The ‘publicity battle’ was given its due prominence, as this was one area where the Royal Navy unquestionably suffered a clear defeat by the Kaiserliche Marine – and the debate that continues to this day stems from this aspect. Another area I was unfamiliar with was the manner in which boy seaman Jack Cornwell was awarded his famed Victoria Cross – that a very public campaign was initiated, supported by Beatty, and that the award was finally made very much as part of the Admiralty’s belated attempts to win public sympathy after the initially angry reaction. That there remained controversy in naval circles about whether the award was entirely deserved (Cornwell had remained at his post while mortally wounded, but had not otherwise made any proactive contribution) was also a fascinating, if uncomfortable part of the discussion. A very large sketch for a painting of Cornwell was restored for the Jutland exhibition, where it is now displayed, and I managed to see this before the debate started. The painting, the VC and Cornwell’s exhumation from a common grave and re-burial with military honours was no doubt done with such an appeal to Victorian ‘boy stood on the burning deck’ sentiment that it’s hard not to feel cynical about it now. On the other hand, it’s equally hard not to admire the personal courage of a 16 year old denying himself medical aid in an exposed open-backed gun mounting in the thick of the battle, all of his comrades lying dead around him. It somehow manages to encapsulate the complexities and contradictions of the battle.
There followed questions from the audience, in the auditorium and following the debate via social media. What struck me about the majority of these is that those on the British side are still fixated on ‘what ifs’ – what would have happened if Jellicoe had turned into the torpedo attack instead of away? What would have happened if the Grand Fleet had been better prepared for night action? What would have happened if the British commanders had a more realistic interpretation of the dangers of mines and submarines? This suggests to me that there is still something in the British consciousness that wishes Jutland had been a ‘new Trafalgar,’ where the victorious Royal Navy smashed their foe completely. This was partially dealt with at the end of the debate when the panel, prompted by Nick Hewitt, asserted how unlikely this outcome would have been – steel dreadnoughts and even the more lightly armoured battle cruisers were extremely difficult to sink (especially the German ones, as their more stable propellant and better flash protection processes meant they did not tend to explode catastrophically as British ones had done). It was suggested (I think by Nick Hewitt) that the High Seas Fleet was qualitatively far superior, relative to the Grand Fleet, to the combined French-Spanish fleet that Nelson defeated. Counterfactuals are an important part of the study of any historical battle, but Jutland still seems to be dominated by them.
The Beatty vs Jellicoe debate was less prominent than I thought it might be, and this can only be a good thing. The sooner Jutland ceases to be a battle endlessly refought by ‘Beattyites’ against a rearguard of ‘Jellicoeites,’ the better for the historical discourse. If anything, the faults and shortcomings of both admirals were touched upon, but little of their strengths, particularly those of Jellicoe – while the responsibility placed on him did ‘sit very heavily’ as was stated several times by different members of the panel, he largely fulfilled his responsibilities in preparing the Grand Fleet for battle and wielding the weapon he had forged effectively (certainly better than Beatty in both cases). This partly seems to be another aspect of the ‘what-if’ debate (where it is implied that a more buccaneering CinC could have inflicted a more complete defeat on the High Seas Fleet). While it was touched on that Jellicoe was ‘the only man who could lose the war in an afternoon,’ the likelihood of a misstep leading to that outcome could have perhaps done with more attention. The Grand Fleet’s first duty was to not lose. I wondered what a strategy of avoiding combat at almost any cost might have achieved, but it’s hard to imagine the RN ever adopting this.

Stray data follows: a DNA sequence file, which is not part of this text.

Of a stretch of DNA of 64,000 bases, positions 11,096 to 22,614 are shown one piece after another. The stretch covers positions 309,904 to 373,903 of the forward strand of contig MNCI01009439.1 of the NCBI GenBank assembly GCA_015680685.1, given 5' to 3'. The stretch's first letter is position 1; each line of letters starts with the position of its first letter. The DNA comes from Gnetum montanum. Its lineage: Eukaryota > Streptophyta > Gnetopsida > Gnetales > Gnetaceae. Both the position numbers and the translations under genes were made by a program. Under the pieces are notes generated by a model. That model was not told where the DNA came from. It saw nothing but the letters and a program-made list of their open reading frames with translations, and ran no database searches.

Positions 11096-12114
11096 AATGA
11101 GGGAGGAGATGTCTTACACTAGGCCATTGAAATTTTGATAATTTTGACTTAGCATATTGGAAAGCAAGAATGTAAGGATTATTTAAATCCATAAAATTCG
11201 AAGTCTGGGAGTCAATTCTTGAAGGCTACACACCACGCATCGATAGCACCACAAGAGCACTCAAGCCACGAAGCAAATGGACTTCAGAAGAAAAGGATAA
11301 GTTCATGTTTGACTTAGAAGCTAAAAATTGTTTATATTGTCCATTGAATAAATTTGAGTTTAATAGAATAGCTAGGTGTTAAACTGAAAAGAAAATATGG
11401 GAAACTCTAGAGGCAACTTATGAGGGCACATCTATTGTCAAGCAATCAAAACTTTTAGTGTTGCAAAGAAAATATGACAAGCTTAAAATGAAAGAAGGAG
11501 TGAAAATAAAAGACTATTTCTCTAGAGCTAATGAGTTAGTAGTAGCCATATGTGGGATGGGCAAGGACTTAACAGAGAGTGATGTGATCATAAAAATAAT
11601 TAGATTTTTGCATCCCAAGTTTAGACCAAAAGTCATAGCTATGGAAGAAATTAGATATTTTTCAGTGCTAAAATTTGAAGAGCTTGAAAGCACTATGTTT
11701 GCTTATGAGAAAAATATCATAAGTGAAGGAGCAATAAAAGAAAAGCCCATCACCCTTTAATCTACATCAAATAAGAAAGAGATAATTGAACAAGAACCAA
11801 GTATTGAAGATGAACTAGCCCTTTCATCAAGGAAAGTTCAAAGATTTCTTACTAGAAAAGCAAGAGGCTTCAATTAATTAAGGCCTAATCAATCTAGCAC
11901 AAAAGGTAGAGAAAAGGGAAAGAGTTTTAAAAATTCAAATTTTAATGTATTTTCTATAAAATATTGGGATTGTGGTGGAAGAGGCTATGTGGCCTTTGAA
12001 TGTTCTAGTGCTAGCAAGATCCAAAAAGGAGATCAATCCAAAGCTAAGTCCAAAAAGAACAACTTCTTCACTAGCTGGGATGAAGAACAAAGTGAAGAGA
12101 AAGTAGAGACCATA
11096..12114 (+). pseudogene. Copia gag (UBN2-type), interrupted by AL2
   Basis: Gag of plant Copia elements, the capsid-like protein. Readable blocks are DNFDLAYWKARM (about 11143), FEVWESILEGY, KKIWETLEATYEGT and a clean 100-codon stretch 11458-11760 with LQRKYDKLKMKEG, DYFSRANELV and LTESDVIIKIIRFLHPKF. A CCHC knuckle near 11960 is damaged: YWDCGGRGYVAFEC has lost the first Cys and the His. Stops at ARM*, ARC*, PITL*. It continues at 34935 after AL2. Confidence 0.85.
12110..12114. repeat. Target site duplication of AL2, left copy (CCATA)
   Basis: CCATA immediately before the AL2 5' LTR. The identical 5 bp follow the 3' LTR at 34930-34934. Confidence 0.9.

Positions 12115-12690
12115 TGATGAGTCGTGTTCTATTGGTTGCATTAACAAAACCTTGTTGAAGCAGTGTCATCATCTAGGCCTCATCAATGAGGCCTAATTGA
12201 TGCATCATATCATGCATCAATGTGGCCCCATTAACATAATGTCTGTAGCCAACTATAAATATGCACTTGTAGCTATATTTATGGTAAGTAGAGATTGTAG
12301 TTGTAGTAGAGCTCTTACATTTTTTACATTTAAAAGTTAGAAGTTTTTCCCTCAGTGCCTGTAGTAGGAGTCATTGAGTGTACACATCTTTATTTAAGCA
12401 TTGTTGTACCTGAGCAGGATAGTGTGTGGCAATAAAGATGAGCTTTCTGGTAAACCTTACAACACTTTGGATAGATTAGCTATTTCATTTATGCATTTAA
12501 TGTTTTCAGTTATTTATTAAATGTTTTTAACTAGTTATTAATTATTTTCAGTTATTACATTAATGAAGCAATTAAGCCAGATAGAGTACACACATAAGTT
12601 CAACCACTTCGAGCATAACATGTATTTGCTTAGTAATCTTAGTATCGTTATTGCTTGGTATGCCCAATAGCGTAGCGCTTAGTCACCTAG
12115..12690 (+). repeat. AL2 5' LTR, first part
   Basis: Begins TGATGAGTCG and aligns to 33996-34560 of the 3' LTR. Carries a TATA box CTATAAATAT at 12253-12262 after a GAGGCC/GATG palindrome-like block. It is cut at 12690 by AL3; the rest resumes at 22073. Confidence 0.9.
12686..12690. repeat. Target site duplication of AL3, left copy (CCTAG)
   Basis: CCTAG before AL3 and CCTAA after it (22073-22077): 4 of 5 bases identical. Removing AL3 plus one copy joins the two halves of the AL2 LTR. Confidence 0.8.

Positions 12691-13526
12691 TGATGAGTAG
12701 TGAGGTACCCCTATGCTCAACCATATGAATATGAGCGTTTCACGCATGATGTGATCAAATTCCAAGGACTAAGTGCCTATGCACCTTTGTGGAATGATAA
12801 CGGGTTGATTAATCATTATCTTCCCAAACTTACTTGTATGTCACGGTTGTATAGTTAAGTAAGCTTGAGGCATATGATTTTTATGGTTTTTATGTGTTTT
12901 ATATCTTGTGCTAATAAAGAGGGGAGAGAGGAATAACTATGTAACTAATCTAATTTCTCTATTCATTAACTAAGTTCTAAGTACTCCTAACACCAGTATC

I was left with the feeling, even greater than I had before, that while the chances of inflicting fatal damage on the High Seas Fleet were minimal, the chances of the Grand Fleet suffering a significant reduction in its strength were relatively high – there were more ships to lose and certain potentially catastrophic flaws were possible, if not easy, to exploit. The counterfactual that interests me most – particularly given my background in PR – relates to the possible impact of the Admiralty doing better in the publicity war. The Grand Fleet had done the hard bit, and given the enemy dreadnought fleet a very bloody nose, yet the public was left feeling as though it had been soundly defeated. However, the fact that the Grand Fleet had rendered a large part of the High Seas Fleet hors de combat for several months was overshadowed by the actual, un-ignorable loss of RN ships and men, whatever the on-paper facts said in the days and weeks after the battle. So whether it would ever have been possible to convincingly claim a victory is open to question – though the caution with which the Admiralty responded to the battle contrasts sharply with the bravado of the German authorities. After all, to claim a great victory from an engagement where half the fleet had been put in the dockyard, after running from the field (twice!) could be considered an early example of ‘fake news’!
Overall, I felt that the debate had struck a good balance between accessibility and tackling less well-trod parts of the narrative. I learned things that were genuinely surprising and changed some of my long-held views of the battle. And overall, anything that brings the RN’s biggest gunnery battle to greater prominence is a good thing.
Many thanks to Kate Jamieson for the ticket